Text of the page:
What can I do with my BSN that Assoc. RN's can't? - page 5

I just graduated with my BSN this spring. I'm working as a PCA2/Graduate Nurse at a local hospital until I take my boards... I am taking my HESI tomorrow at the college I graduated from. This is an... Read More

  1. by   AcosmicRN
    Where I work, less than a dollar an hour is given for new grads with a BSN. The hospital makes no descrimination in hiring between ADN or BSN. The managers are BSN, but not necessarily the assistant managers. In the education department, they have masters, and the main instructor isn't even a nurse, he has an MPH.

    I hope they make BSN the entry level position and grandfather in ADNs like me so I will get paid more as the salaries go up.

  2. by   nursecookie1
    I am 54 years old and will graduate with my BSN in May 2005. It has not been easy, but I am preparing for the future in case I decide to get away from critical care and the ER. I expect to work until I retire and the BSN will give me an opportunity to find a nursing niche more suitable as I grow older.
  3. by   Hellllllo Nurse
    AAS nurses will not laugh at you. :imbar I think a good number of us are wondering if we should have gone for the BSN in the first place, or if we should go back to school for it.

    Where I work, the regional administrator is an AAS nurse, the DON is an AAS nurse, and so is the director of staff education. The PD dept. coodinator is a diploma school nurse.

    There are four BSNs at my facility and they all work the floor doing direct pt care.
    My employer does not pay BSNs any more than AAS nurses. In fact, I just found out that I am making $4.00/hr more than one of the BSN nurses, because I've been a nurse for 12 years, and he's been a nurse for 4 years.

    Even though the BSN is not valued over the AAS in some areas, it is in others.
    I think Dixielee has a very good point.
    Her BSN has enabled her to do a job that "she could do from a wheelchair" and it is still nursing. Nursing is a physically demanding job. My back is wrecked, and I wonder where I'll be when it fianally goes out for good. I think I'd feel much more secure if I had a BSN.

    In my mind- more education = more security.
  4. by   bobbiesal
    I started my career w/an associate degree - wouldn't have done it any other way! Why? Because the board passage rate for my school compared to the two 4 year programs was close to 100% compared to their 75% and 60%. Also, I received a scholarship based on GPA only, so was able to attend for $14/credit hour, compared to $10,000 a semester. It wasn't a difficult decision... That was in 1986...

    I worked as a staff nurse for 12 years, straight nites, all ICU - loved every minute of it. I wouldn't have been paid a dime more for a BSN. I went back to school because I wanted to go to grad school - THAT is something you can do with a BSN that ADNs cannot do. I'm a PNP now, and will start my PhD in the fall of 2005 - because I cannot believe we turn away tens of THOUSANDS of students per year due to lack of instructors, then raid other countries' supply of nurses because - damn(!) - we have a nursing shortage...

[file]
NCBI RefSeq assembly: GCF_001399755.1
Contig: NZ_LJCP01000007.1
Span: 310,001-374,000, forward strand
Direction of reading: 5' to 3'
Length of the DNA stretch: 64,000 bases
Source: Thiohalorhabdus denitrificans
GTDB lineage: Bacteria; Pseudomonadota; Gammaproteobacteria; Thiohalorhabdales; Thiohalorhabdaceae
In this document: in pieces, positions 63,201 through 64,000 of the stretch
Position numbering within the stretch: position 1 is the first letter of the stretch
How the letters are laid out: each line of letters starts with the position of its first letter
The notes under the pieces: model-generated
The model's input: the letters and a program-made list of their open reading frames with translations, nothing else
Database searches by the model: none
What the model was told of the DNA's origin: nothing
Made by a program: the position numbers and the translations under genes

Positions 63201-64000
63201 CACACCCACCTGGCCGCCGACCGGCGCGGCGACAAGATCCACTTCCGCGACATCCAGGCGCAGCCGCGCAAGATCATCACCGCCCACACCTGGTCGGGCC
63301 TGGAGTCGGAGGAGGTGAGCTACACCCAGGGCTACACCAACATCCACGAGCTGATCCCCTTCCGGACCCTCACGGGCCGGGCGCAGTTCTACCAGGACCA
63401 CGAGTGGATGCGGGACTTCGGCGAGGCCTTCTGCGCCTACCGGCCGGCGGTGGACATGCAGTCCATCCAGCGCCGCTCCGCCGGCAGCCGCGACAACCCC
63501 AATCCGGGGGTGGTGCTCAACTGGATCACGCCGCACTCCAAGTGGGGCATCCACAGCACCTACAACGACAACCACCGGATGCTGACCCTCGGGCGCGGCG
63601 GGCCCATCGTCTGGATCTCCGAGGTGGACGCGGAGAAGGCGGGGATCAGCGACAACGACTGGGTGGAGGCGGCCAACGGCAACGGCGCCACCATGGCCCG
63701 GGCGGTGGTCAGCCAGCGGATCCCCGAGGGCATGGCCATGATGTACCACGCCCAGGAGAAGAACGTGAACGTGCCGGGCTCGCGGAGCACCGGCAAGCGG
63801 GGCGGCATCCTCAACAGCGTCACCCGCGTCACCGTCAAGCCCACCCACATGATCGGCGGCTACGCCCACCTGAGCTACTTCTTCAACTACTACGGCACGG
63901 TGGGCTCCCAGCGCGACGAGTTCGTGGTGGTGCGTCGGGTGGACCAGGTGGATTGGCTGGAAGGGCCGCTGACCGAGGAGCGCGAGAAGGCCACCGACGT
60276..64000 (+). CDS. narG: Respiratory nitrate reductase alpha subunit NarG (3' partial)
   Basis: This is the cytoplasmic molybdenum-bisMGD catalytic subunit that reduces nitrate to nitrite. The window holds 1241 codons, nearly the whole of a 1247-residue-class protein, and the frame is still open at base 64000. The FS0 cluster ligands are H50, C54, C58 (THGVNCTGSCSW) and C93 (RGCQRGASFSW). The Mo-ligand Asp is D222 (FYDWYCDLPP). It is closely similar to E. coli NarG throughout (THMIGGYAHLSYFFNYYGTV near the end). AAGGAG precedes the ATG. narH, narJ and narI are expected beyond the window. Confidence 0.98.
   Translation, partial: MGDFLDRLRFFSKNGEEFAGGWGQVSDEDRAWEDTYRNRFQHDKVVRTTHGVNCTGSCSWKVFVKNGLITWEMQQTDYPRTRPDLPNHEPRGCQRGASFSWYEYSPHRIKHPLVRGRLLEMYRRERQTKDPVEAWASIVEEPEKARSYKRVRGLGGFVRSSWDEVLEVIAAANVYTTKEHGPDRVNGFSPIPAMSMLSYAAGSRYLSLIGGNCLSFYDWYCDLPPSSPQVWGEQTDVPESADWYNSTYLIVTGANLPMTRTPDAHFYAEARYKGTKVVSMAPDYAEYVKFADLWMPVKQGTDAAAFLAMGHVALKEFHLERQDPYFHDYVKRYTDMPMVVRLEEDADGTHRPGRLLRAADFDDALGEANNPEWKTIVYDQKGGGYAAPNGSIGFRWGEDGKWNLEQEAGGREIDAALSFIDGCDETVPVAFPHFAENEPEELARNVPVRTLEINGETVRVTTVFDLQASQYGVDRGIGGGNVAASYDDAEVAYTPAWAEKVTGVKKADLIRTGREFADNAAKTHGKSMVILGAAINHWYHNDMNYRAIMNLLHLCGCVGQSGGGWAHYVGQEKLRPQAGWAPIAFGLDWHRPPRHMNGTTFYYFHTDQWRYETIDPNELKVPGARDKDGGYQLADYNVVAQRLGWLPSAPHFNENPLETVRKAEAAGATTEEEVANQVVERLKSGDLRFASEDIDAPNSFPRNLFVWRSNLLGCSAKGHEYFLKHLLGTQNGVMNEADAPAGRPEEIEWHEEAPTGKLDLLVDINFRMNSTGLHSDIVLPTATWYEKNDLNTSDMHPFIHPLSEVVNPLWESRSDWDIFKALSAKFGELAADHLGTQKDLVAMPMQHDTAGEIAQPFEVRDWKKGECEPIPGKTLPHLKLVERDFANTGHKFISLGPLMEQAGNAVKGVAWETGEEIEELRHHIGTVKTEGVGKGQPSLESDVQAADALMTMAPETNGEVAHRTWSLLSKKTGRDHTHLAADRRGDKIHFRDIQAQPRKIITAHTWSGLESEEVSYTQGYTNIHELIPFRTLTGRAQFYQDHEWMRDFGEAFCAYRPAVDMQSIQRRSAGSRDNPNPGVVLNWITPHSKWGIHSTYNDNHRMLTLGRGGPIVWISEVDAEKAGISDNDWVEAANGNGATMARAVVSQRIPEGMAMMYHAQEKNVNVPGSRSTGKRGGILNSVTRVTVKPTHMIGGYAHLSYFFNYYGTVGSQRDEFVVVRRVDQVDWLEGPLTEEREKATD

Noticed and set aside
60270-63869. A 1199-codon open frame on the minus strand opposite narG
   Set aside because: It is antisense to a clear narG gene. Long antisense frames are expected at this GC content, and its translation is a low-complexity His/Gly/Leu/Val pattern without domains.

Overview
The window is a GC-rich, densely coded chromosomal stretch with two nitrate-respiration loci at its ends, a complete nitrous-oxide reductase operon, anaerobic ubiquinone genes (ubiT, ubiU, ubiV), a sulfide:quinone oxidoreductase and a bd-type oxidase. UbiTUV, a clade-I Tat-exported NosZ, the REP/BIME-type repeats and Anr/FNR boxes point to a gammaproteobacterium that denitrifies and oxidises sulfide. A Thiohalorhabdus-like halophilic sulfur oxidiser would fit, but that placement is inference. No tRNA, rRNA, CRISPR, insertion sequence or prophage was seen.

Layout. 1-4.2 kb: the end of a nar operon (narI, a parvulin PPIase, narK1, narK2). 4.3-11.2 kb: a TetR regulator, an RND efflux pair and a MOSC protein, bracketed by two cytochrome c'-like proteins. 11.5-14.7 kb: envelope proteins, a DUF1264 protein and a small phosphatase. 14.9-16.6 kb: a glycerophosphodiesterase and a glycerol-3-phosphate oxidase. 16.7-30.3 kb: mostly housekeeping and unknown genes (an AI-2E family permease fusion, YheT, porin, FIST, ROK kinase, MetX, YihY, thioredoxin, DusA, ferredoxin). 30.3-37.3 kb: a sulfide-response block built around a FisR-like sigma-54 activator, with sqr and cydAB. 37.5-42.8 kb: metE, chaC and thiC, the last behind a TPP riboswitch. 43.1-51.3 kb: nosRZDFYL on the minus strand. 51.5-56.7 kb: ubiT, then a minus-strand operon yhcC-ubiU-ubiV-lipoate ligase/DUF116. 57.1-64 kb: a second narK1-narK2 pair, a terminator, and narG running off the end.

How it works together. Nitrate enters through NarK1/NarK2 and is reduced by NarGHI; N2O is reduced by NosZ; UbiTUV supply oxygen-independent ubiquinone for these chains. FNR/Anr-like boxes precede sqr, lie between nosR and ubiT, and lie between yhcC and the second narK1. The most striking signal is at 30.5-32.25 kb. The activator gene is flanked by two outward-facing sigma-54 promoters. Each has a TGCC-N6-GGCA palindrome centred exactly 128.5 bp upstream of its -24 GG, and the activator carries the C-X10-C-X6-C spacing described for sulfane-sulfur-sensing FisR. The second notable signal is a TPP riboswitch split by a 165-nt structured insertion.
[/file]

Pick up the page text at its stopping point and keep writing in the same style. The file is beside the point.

As for quality of nurses? It depends on motivation of the person - not the degree you hold. If you are motivated to keep up on latest practice, commit yourself to being the best you can be, practice evidence based medicine/nursing..that's what makes a quality RN, NOT what the letters are behind your name...

    Bobbie Salveson MS RN CPNP
  5. by   Tweety
    Congrats. On the floor you're not going to notice a difference. You never know though if hospital floor nursing is where you want to spend your entire career. It's nice to have options and education.

    Good luck!
  6. by   NurseyBaby'05
    Quote from RoaminHankRN
    We should do away with all the extra letters at the end of your name on the badge and stick with RN. Do you really think a patient, physician or other healthcare provider cares if you are BSN, ADN or what have you?
    I disagree. If you've earned those degrees, you deserve to be recognized for it. We all know it won't be in the paycheck. That ADN, Diploma or BSN is something that can't be taken away from you. Whatever way you got the RN, you should wear it loud and proud! This dance is what I'll be doing when I complete my ADN in May!:hatparty:
  7. by   ADNCyn
    This all very interesting... And most know what I am about to say... The only letters I care about belong to G O D!!! He is the reason for the season in the first place. I congratulate anyone, if I knew they had a higher degree in nursing and/or in anything else, unless they made it a point to let me know at every moment we had a conversation. That happens in every working situation, all different levels of education of people working together for a common cause. God Bless us all with or without a "degree".
    Last edit by ADNCyn on Jul 5, '04
  8. by   JWaldron
    but don't think you're above those other ADN nurses... they will surely put you in your place, real fast. just because you're a BSN and the others are ADN doesn't mean that you are a "better" nurse. it just means that you had a few extra classes (around here, those are humanities) than they did. a lot of ADN nurses have bach. degrees in other fields.

    remember, you can always have something to learn from an experienced RN. and most likely, based on the fact that most RN's are ADN nurses, some of the best RN's in your hospital are ADN nurses!